I woke up this morning, and everything was fine. The pain I’ve been feeling for the last couple of days was there, but it was dull. I could still do my morning things: making coffee, caring for the pets, watering the plants. Then, suddenly, the pain got very bad, very bad! I was doubled over, crying, sweating, nauseous, and dizzy. Something was very wrong, but I tried to lay down and wait for it to pass. I called the GI nurse, but she told me all I could do was go into urgent care. So I did.

Of course with the coronavirus spreading I was reluctant to go but I know my body and this pain was some of the most severe I have ever felt, but it wasn’t new. A few years ago I went through this too. Usually ulcerative colitis pain is on this left side, but this is on the right and only on the right. It’s low and makes me think my appendix is about to burst, or maybe I have a hernia, or perhaps a tear in the bowel. Last time I was scheduled for a colonoscopy and they found nothing and eventually the pain went away but even when it was at its worst it was nothing like this.

When I arrived at the urgent care center, they gave me morphine for the pain, ran some blood tests, and gave me a CT scan and…found nothing. Or nothing much, anyway. Nothing that would warrant their time, attention, or care. I was quickly unplugged from the I.V. and sent on my way with instructions to drink more water, eat more fiber, and feel better soon.

I feel deeply embarrassed. I feel as though I wasted everyone’s time. At the same time, I’m worried there is something they missed. I was in so much pain something has to have been wrong and, honestly, it’s not like they haven’t missed a diagnosis before. I’m trying not to be too hard on myself. I’m focusing on feeling better, both emotionally and physically, and I’m searching for answers on my own.

Goals // Week 13: Loose Expectations and Broad Guidelines

This week marks the beginning of my “extended Spring break” and the second week of social isolation. The days are very much running together and I am finding it hard to establish a schedule or settle into a routine. How can I when I don’t know from day to day how things may change? How can I when there’s nothing to do but worry about yourself, about your loved ones, about every damned thing in the world? Still, I have to try. I have to put together some loose expectations or some broad guidelines on how I should spend these days away from the rest of the world and my work. I have to do something to stay sane.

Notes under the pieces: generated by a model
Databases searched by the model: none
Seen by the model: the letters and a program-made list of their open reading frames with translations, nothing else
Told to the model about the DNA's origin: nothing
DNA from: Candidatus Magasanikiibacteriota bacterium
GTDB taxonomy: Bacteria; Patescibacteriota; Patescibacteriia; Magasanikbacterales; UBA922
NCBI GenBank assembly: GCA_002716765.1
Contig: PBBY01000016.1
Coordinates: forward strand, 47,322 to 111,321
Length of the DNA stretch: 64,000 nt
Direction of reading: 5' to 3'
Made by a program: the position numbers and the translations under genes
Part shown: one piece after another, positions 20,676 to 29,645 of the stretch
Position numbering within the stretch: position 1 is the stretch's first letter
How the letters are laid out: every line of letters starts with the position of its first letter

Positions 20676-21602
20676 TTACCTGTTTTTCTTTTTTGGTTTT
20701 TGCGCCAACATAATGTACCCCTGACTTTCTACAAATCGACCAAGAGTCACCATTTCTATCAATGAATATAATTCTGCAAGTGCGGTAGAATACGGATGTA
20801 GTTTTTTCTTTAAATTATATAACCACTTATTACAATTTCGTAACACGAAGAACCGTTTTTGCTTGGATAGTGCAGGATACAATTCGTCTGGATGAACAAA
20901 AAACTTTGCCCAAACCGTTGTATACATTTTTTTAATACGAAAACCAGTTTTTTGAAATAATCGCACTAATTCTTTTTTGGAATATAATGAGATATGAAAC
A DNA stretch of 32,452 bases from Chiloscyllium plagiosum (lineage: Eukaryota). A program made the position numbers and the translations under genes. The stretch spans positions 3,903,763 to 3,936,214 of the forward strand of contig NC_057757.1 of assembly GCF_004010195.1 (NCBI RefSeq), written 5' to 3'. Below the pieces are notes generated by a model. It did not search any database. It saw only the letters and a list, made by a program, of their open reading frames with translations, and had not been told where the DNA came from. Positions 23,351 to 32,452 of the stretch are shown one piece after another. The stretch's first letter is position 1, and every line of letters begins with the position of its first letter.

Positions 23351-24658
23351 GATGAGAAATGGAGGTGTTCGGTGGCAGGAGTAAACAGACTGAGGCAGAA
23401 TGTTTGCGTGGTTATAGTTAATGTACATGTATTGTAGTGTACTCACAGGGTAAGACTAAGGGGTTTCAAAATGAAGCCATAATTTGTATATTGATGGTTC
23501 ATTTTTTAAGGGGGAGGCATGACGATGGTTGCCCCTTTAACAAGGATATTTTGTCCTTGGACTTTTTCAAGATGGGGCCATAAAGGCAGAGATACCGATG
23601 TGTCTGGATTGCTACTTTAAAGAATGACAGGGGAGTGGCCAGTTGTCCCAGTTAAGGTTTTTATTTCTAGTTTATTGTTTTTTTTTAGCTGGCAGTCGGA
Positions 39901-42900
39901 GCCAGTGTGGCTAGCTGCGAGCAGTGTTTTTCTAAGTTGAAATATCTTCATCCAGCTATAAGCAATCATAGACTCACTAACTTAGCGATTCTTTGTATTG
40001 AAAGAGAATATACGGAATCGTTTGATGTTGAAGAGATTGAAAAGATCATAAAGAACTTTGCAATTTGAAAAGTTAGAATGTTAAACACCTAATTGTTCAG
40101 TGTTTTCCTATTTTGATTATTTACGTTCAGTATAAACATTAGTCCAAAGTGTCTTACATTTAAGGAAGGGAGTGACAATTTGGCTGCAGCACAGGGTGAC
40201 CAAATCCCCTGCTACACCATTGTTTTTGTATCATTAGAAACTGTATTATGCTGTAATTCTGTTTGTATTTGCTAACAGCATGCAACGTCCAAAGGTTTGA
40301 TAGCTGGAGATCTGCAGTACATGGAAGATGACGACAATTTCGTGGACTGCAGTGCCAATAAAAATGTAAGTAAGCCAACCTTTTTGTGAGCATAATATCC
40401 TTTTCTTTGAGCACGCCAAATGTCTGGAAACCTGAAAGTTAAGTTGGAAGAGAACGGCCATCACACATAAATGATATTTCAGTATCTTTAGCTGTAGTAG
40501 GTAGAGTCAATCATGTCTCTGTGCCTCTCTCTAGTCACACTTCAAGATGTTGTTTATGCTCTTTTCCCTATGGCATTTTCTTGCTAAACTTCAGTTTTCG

This week I will:

Spend at least an hour a day in the “creativity room”. While a month of binge-watching whatever Netflix keeps trying to get me to watch while scrolling through a rotation of social media apps sounds great, I would really like to make better use of my time even if I’m not sure yet what it is I want to do or accomplish. I’m not putting too much pressure on myself for output I know that nothing good—nothing at all—will come from spending my days on the couch. I have to get up, get ready, and get to a place where I can find the work I want to do.

Update: I tried to stay motivated and productive, but I underestimated how much staying at home all day every day would affect me. There were many days when I hardly left the couch, hardly ate, and hardly took care of myself. So, I did get in the “creativity room” for a little while there were many more days where I simply couldn’t fight my way out of anxiety or melancholy to make any progress. It’s surprising how much it turns out that I need other people to cheer and focus me.

 Set alarms for daily activities. I didn’t realize how much of my days were decided by my day job. I didn’t realize that all my prompt, my cravings, my wants, needs, and thoughts were all decided around the hours I worked. Now that I have no hours I can’t for the life of me remember what I am supposed to do and when. I used to have alarms on my phone for things like meals, medicine, even water and walking breaks because I would get so caught up in what I was doing. I think it’s time I go back to that.

Update: The alarms have been set to remind me to wake, to take medication, and to go to sleep. I’d like to add more, to utilize reminders for other regular chores and to-do items, and to start setting timers to help me move through reading, writing, and cleaning, to remind me to work through one task at a time, and to keep track of what tasks are next. Habits are hard to establish, and there is no shame in seeking help.